The clearest indication that the Crank Sensor on your Ford 3.0L or 3.8L car, mini-van or pick up has failed, is a Cranks but Does Not Start Condition.
Since so many things can cause a No Start, it's always a good idea to tests the components suspected of causing the No Start first before replacing them. In this article, I'll show you how to test the Crank Sensor with a Multimeter in Volts AC mode.
Here are the contents of this article at a quick glance:
TIP 1: The Crank Sensor is located right behind the Crankshaft Pulley, since the Crank Sensor's reluctor wheel is behind (and part of) the Crank Pulley .
TIP 2: Since this is an On Car Test of the Crank Sensor... you'll need to crank the Engine to test it. For this reason, the Battery on your Ford vehicle must be fully charged.
TIP 3: You’ll need to jack up the vehicle to gain access to the Crank Sensor. Use a jack stand to hold the car up in the air... do not trust the jack! Wear Safety Glasses to protect your eyes from falling debris. Think safety all of the time (your safety is your responsibility)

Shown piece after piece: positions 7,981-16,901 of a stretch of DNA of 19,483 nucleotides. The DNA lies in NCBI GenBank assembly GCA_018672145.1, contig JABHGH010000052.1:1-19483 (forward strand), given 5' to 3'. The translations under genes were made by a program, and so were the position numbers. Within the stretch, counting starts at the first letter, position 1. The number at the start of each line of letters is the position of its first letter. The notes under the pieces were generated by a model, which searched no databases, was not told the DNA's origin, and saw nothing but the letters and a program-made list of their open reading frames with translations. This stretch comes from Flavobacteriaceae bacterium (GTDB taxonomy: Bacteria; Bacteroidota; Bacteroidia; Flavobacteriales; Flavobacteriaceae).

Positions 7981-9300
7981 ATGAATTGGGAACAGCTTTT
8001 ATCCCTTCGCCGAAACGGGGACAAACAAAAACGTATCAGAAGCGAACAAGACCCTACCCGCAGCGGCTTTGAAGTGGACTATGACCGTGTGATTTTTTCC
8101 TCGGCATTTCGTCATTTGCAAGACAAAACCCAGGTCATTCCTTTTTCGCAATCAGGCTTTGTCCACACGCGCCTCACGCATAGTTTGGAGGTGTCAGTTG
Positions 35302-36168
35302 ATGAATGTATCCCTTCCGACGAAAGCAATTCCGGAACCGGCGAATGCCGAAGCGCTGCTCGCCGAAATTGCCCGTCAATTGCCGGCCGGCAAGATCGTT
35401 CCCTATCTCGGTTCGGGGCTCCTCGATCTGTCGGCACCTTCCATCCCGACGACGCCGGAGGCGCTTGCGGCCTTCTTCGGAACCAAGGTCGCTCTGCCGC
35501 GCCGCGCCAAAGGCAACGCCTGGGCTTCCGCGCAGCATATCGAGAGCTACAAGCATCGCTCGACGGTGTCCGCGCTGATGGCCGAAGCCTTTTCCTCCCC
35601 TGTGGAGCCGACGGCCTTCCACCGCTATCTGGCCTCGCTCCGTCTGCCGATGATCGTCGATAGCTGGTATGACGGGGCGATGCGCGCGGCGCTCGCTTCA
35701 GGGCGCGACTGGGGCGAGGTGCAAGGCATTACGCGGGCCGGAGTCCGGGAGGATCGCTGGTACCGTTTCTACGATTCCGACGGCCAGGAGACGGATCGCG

TIP 4: When the Crank Sensor goes BAD, you’ll get a No Spark- No Start Condition... so, if you’re getting Spark, even if in just one Cylinder, the Crank Sensor is good and this test will not help you.
When the Crank Sensor goes BAD on your Ford 3.0L or 3.8L vehicle, the very first symptoms you'll see is a No Start No Spark Condition affecting your car.
Here are some more specific symptoms of a BAD Crank Sensor:
The Crank Sensor on your 3.0L, 3.8L Ford car or mini-van is a two wire reluctor type. Ford labels this sensor as a Magnetic Transducer type.
In plain English, this means that this type of Crank Sensor creates its own voltage signal without an external power source. Here are some more specifics:
Bottom line is that if the Crank Sensor fails in your Ford vehicle, it's not going to start due to a lack of Spark and Fuel.
“A common mistake that people make when trying to design something completely foolproof is to underestimate the ingenuity of complete fools.”